“Consumers, they’re our product, not our customer,” Mierzwinski said.

The credit industry disagrees with the consumer watchdogs.

Francis Creighton, president and CEO of the Consumer Data Industry Association, offered this statement: “Getting credit reports right for consumers is one of our most important jobs and that’s reflected by a 97% accuracy rate. The industry’s internal data indicates there is no evidence that complaint activity reflects a problem with credit reporting.”

Instead, she blamed credit repair companies that “take advantage of consumers by promising they can take negative but accurate information off of credit reports for a fee. Additionally, these same companies are abusing the CFPB complaint portal with numerous and repeated frivolous disputes. “

While disputes are required to be resolved within 30 days, she said, the majority are resolved within two weeks. If the dispute extends beyond that time frame, the law requires that the disputed information must be removed from the credit report.

The best bet for consumers: Pay down debts so that your outstanding balances are less than 30% of your overall credit limits. Pay bills on time. Check your credit report before you shop for a loan. Dispute errors.Federal law allows you to request one free copy of your credit report every 12 months from each national credit bureau. After the COVID-19 pandemic hit, though, free weekly reports were offered but that has been extended one year now until April 20, 2022.

Susan Tompor is the personal finance columnist for the Detroit Free Press. She can be reached at

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Are Sallie Mae Student Loans Federal or Private?



When you hear the name Sallie Mae, you probably think of student loans. There’s a good reason for that; Sallie Mae has a long history, during which time it has provided both federal and private student loans.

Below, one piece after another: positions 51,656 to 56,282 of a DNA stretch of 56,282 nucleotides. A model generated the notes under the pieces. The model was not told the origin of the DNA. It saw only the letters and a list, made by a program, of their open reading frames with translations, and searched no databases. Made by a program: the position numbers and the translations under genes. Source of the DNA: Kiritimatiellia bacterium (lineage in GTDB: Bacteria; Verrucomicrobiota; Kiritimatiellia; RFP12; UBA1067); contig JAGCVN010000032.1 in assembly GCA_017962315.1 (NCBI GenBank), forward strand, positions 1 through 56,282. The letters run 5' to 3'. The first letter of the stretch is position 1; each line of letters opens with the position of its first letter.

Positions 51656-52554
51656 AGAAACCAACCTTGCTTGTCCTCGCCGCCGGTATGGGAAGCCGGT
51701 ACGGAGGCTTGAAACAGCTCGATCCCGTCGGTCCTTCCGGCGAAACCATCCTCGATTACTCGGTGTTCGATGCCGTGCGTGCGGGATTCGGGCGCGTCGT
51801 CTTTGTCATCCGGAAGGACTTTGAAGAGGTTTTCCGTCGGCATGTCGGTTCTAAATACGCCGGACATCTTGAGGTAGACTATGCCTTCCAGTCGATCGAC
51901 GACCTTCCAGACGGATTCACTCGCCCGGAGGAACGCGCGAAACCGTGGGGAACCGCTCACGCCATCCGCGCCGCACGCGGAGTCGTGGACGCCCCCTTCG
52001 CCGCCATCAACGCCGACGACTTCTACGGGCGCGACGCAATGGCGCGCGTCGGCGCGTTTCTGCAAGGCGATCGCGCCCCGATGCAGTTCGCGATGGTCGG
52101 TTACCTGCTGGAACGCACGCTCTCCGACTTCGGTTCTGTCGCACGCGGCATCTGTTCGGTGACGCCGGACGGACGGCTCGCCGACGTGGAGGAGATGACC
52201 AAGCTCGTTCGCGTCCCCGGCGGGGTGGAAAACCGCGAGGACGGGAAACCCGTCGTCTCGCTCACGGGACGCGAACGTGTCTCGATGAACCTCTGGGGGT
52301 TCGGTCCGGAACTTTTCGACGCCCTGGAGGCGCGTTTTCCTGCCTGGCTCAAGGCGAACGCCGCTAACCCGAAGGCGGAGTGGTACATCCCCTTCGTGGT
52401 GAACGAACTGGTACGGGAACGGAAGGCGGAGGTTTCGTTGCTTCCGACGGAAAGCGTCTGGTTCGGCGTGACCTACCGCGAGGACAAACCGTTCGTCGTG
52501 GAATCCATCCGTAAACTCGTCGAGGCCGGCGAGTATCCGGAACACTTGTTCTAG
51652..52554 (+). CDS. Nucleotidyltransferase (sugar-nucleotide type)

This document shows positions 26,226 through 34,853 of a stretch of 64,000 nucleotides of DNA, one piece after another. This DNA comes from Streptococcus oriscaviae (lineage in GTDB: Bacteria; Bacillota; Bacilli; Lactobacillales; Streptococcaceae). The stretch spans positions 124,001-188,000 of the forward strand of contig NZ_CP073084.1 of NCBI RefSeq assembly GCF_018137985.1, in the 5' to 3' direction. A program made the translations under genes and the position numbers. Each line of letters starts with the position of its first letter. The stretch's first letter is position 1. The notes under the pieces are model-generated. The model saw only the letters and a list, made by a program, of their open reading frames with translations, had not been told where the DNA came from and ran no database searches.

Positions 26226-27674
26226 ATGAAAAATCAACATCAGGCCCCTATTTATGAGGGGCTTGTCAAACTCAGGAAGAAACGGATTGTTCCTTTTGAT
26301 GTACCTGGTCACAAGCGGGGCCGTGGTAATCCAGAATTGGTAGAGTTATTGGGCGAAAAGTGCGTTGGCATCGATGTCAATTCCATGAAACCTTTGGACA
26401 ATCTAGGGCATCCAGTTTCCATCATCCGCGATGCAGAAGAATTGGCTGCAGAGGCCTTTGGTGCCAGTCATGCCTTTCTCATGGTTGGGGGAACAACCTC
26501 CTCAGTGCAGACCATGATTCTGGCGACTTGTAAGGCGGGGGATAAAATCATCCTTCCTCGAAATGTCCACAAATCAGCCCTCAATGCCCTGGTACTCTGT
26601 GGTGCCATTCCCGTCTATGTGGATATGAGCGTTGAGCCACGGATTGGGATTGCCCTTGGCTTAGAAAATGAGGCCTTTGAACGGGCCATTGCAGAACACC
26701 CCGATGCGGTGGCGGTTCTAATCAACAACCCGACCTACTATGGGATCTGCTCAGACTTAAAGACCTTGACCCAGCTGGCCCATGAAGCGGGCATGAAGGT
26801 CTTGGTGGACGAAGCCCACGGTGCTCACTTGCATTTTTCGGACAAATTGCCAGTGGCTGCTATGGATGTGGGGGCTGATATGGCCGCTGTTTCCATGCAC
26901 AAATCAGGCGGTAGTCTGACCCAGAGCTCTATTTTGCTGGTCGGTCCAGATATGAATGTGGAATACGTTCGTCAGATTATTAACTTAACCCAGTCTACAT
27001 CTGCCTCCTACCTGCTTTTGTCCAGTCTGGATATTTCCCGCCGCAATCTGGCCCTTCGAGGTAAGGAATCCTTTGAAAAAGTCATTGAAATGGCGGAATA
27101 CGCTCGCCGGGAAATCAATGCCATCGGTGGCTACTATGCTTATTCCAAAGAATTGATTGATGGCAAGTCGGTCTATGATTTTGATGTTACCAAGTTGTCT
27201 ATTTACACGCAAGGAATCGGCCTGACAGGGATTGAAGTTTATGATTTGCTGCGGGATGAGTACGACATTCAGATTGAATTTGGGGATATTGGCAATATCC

However, as of 2014, all of Sallie Mae’s student loans are private, and its federal loans have been sold to another servicer. Here’s what to know if you have a Sallie Mae loan or are considering taking one out.

What is Sallie Mae?

Sallie Mae is a company that currently offers private student loans. But it has taken a few forms over the years.

In 1972, Congress first created the Student Loan Marketing Association (SLMA) as a private, for-profit corporation. Congress gave SLMA, commonly called “Sallie Mae,” the status of a government-sponsored enterprise (GSE) to support the company in its mission to provide stability and liquidity to the student loan market as a warehouse for student loans.

However, in 2004, the structure and purpose of the company began to change. SLMA dissolved in late December of that year, and the SLM Corporation, or “Sallie Mae,” was formed in its place as a fully private-sector company without GSE status.

In 2014, the company underwent another big adjustment when Sallie Mae split to form Navient and Sallie Mae. Navient is a federal student loan servicer that manages existing student loan accounts. Meanwhile, Sallie Mae continues to offer private student loans and other financial products to consumers. If you took out a student loan with Sallie Mae prior to 2014, there’s a chance that it was a federal student loan under the now-defunct Federal Family Education Loan Program (FFELP).